NBA All-Star 2020
History of NBA All-Star selection process, roster and format changes
NBA All-Star selection process explained
Since 1951, the NBA has showcased its stars annually at the NBA All-Star Game.
The selection process, roster construction and format have evolved over time, most significantly in 2018, when the NBA eliminated the traditional Eastern Conference vs. Western Conference format.
Here’s a look at how the All-Star selection process has changed through the years:
- For the first 24 NBA All-Star Games, a panel of sportswriters and broadcasters were responsible for selecting each Conference’s starting five and three bench players. Coaches filled out the rest of the roster, which grew from 10 players to 12 players in 1961.
- Until 1973, each NBA team had to be represented with at least one player and a maximum of three players.
- Fans were first given the opportunity to vote for NBA All-Star starters during the 1974-75 season. The seven reserves for each team were picked by each conference’s respective head coaches.
- With teams playing smaller than in the past, the NBA modified its voting process before the 2012-13 season to eliminate the “center” designation and replace it with three “frontcourt” spots. Previous ballots allowed a voter to select two guards, two forwards and a center.
- In 2016-17, current players and media joined the fans in the voting process. Fans account for 50 percent of the vote to determine the starters, while players and media account for 25 percent each. Once votes are tallied, players are ranked in each conference by position (guard and frontcourt) within each of the three voting groups. Each player’s score is calculated by averaging his weighted rank from the fans, players and media. The two guards and three frontcourt players with the best score in each conference are named starters. Fan votes serve as the tiebreaker for players in a position group with the same score.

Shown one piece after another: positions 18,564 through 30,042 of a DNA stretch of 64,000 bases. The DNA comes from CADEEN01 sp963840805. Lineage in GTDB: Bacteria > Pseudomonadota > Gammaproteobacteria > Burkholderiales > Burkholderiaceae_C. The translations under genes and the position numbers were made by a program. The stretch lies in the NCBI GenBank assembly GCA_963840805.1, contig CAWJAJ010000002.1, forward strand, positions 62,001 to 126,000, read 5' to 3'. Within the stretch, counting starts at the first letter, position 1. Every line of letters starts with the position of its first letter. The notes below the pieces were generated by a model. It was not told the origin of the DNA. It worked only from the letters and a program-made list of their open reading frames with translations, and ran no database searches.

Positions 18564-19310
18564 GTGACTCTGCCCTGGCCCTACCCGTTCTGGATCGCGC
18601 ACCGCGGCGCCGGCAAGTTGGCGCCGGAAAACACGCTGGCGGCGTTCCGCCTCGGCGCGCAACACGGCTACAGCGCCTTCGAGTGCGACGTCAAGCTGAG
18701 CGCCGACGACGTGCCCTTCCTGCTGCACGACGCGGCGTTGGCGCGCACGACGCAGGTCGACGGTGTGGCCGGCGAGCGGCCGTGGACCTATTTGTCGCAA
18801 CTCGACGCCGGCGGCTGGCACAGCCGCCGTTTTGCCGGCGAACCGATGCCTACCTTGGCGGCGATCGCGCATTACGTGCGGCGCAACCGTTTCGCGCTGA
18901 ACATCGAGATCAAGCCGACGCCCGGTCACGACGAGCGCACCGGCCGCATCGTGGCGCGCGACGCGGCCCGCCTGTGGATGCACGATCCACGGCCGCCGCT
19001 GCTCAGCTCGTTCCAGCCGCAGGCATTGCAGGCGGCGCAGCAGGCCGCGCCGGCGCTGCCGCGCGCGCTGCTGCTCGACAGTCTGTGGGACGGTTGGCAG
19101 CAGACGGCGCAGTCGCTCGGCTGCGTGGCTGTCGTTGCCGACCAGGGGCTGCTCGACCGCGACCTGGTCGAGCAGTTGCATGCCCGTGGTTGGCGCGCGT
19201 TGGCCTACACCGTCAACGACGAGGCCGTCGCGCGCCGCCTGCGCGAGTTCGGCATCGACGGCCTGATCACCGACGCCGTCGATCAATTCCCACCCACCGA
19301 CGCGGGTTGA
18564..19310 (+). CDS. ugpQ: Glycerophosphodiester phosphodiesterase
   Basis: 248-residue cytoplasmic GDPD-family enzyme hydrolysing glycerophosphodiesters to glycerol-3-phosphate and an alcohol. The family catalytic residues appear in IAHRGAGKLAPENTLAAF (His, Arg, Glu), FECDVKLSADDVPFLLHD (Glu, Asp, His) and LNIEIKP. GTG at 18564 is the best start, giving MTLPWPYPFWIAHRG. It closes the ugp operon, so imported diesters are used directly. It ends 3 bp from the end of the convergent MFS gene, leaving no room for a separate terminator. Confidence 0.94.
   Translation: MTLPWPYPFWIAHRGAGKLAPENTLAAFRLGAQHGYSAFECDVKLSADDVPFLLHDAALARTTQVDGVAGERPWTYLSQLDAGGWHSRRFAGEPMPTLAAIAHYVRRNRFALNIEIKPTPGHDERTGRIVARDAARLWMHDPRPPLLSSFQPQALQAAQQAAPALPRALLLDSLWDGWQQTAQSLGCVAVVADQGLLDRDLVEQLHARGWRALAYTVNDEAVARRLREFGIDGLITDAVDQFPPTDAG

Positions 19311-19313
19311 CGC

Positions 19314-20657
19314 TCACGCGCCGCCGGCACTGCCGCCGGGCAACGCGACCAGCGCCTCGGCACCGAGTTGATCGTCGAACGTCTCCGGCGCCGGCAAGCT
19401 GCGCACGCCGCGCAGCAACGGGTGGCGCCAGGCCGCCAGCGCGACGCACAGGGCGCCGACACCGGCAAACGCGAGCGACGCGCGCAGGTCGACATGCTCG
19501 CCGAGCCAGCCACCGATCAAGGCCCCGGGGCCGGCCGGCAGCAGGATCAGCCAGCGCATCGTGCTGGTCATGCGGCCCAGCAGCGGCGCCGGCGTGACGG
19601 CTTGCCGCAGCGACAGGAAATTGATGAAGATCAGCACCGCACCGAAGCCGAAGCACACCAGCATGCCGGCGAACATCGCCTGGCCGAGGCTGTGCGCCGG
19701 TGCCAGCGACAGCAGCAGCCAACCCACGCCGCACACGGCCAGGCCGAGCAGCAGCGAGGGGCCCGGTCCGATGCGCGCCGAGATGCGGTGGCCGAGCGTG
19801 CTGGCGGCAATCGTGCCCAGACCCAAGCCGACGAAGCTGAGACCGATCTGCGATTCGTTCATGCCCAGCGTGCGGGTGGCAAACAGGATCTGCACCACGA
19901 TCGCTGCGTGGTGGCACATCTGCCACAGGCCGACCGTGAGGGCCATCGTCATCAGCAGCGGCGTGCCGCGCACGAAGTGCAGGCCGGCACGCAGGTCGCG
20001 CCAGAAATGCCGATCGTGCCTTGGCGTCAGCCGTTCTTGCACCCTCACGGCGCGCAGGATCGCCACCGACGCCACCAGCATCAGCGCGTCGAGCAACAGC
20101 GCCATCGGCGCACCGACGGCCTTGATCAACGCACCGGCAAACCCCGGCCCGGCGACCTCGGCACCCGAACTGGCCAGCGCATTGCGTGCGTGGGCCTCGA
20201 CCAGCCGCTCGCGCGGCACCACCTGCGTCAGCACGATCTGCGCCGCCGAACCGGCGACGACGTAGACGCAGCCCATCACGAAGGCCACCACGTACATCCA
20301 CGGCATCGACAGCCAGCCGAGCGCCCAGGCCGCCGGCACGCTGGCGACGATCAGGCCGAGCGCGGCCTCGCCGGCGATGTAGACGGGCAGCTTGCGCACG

NBA All-Star Draft Era
- The NBA revamped the All-Star Game format in 2018. Instead of East vs. West, two captains pick the teams from a pool of 24 players who were voted in by fans, media and players. The captains are the All-Star starters who earn the most fan votes in their respective conferences. Alternating picks, the captains draft the eight remaining players from the starter pool in the first round and then all 14 players from the reserve pool in the second round, making selections without regard to a player’s conference affiliation or position.
- LeBron James and Stephen Curry were the first captains for the NBA All-Star Draft (Team LeBron vs. Team Stephen). James again earned captain honors in 2019, along with Giannis Antetokounmpo (Team LeBron vs. Team Giannis).
- The NBA commissioner selects the replacement for any player unable to participate in the All-Star Game, choosing a player from the same conference as the player who is being replaced. If a replaced player is a starter, the head coach of that team would choose a new starter.
- The commissioner also has the power to make special team roster additions, as Adam Silver did in 2019 to honor the legendary careers of Dirk Nowitzki and Dwyane Wade.